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Conference Paper: Potential health impact of twice-annual influenza vaccination in older adults in Hong Kong

TitlePotential health impact of twice-annual influenza vaccination in older adults in Hong Kong
Authors
Issue Date2016
PublisherInternational Society for Influenza and Other Respiratory Virus Diseases.
Citation
The 9th International Scientific Conference of Options for the Control of Influenza (Options-9), Chicago, IL., 24-28 August 2016. In Conference Program, 2016, p. 110-111, abstract no. P-79 How to Cite?
AbstractBACKGROUND: Each year older adults aged ≥65 years have highest risk for complications, hospitalizations, and deaths from seasonal influenza virus infections. There are numerous reports of lower immunogenicity and effectiveness of influenza vaccines in older adults compared to younger and middle-aged adults. In subtropical and tropical locations where Influenza circulates for prolonged periods of the year, vaccinating older adults every 6 months could increase the likelihood that vaccine components would match circulating influenza viruses as well as enhancing the magnitude, breadth, and duration of immune response and therefore increasing or prolonging protection against infection. METHOD: Using existing surveillance data, we constructed a simulation model to assess the impact of influenza twice-annual vaccination vs annual vaccination where impact is defined as the number of averted health outcomes in Hong Kong. The model parameters were derived from the literature. RESULTS: We estimated that twice-annual vaccination could avert 2201 influenza-associated hospitalizations and 116 influenza-associated deaths each year among older adults, relative to once-annual vaccination, if assuming 50% coverage for both annual vaccination and twice-annual vaccination, and 60% vaccine effectiveness. CONCLUSION: Twice-annual influenza vaccination in Hong Kong has the potential to provide considerable health benefit in terms of averted hospitalizations and deaths in older adults.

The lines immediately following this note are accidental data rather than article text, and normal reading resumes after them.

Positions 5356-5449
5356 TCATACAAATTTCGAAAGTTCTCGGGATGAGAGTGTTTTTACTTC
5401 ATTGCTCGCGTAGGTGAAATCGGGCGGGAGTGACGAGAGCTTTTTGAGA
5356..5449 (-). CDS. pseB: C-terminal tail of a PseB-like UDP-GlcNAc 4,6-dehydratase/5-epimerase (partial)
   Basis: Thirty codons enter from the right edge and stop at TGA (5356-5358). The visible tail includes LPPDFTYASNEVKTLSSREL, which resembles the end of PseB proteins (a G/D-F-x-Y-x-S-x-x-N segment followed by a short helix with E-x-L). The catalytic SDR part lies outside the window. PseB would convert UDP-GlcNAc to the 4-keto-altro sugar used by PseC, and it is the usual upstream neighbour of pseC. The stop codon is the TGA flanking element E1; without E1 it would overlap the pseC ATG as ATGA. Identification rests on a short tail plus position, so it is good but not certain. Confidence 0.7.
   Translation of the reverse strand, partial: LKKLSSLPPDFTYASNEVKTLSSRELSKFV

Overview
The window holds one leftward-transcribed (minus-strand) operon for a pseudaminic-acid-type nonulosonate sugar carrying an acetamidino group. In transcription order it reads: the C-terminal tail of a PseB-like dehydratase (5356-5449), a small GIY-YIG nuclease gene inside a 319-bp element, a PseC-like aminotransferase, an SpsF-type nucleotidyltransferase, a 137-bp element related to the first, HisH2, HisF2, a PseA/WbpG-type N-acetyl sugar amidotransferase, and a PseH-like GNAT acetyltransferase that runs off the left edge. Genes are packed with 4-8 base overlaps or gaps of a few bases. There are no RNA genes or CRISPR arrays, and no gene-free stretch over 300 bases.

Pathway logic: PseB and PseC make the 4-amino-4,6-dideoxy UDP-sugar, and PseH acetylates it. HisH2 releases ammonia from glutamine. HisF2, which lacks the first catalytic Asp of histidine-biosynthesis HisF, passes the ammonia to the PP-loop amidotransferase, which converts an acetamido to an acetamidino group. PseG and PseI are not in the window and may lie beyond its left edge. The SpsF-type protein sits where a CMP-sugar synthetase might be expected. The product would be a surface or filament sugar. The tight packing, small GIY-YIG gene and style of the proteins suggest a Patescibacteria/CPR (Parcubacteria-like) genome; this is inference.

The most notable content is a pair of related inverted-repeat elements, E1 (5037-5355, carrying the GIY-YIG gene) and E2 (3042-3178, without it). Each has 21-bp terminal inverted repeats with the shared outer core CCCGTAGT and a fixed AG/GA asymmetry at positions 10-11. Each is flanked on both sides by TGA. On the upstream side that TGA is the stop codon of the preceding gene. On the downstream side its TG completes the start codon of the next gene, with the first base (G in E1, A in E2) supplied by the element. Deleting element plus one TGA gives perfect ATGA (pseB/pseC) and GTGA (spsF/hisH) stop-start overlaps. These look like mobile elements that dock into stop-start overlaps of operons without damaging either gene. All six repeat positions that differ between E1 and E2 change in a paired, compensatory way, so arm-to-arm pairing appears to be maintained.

DescriptionPoster Sessions: no. P-79
Persistent Identifierhttp://hdl.handle.net/10722/235724

 

DC FieldValueLanguage
dc.contributor.authorXu, C-
dc.contributor.authorBond, HS-
dc.contributor.authorFang, J-
dc.contributor.authorCowling, BJ-
dc.date.accessioned2016-10-14T13:55:03Z-
dc.date.available2016-10-14T13:55:03Z-
dc.date.issued2016-
dc.identifier.citationThe 9th International Scientific Conference of Options for the Control of Influenza (Options-9), Chicago, IL., 24-28 August 2016. In Conference Program, 2016, p. 110-111, abstract no. P-79-
dc.identifier.urihttp://hdl.handle.net/10722/235724-
dc.descriptionPoster Sessions: no. P-79-
dc.description.abstractBACKGROUND: Each year older adults aged ≥65 years have highest risk for complications, hospitalizations, and deaths from seasonal influenza virus infections. There are numerous reports of lower immunogenicity and effectiveness of influenza vaccines in older adults compared to younger and middle-aged adults. In subtropical and tropical locations where Influenza circulates for prolonged periods of the year, vaccinating older adults every 6 months could increase the likelihood that vaccine components would match circulating influenza viruses as well as enhancing the magnitude, breadth, and duration of immune response and therefore increasing or prolonging protection against infection. METHOD: Using existing surveillance data, we constructed a simulation model to assess the impact of influenza twice-annual vaccination vs annual vaccination where impact is defined as the number of averted health outcomes in Hong Kong. The model parameters were derived from the literature. RESULTS: We estimated that twice-annual vaccination could avert 2201 influenza-associated hospitalizations and 116 influenza-associated deaths each year among older adults, relative to once-annual vaccination, if assuming 50% coverage for both annual vaccination and twice-annual vaccination, and 60% vaccine effectiveness. CONCLUSION: Twice-annual influenza vaccination in Hong Kong has the potential to provide considerable health benefit in terms of averted hospitalizations and deaths in older adults.-
dc.languageeng-
dc.publisherInternational Society for Influenza and Other Respiratory Virus Diseases.-
dc.relation.ispartofISIRV Options-9 Conference-
dc.titlePotential health impact of twice-annual influenza vaccination in older adults in Hong Kong-
dc.typeConference_Paper-
dc.identifier.emailXu, C: xuceline@hku.hk-
dc.identifier.emailBond, HS: hbond@hku.hk-
dc.identifier.emailFang, J: vickyf@hku.hk-
dc.identifier.emailCowling, BJ: bcowling@hku.hk-
dc.identifier.authorityCowling, BJ=rp01326-
dc.identifier.hkuros269024-
dc.identifier.hkuros270569-
dc.identifier.spage110, abstract no. P-79-
dc.identifier.epage111-
dc.publisher.placeUnited States-

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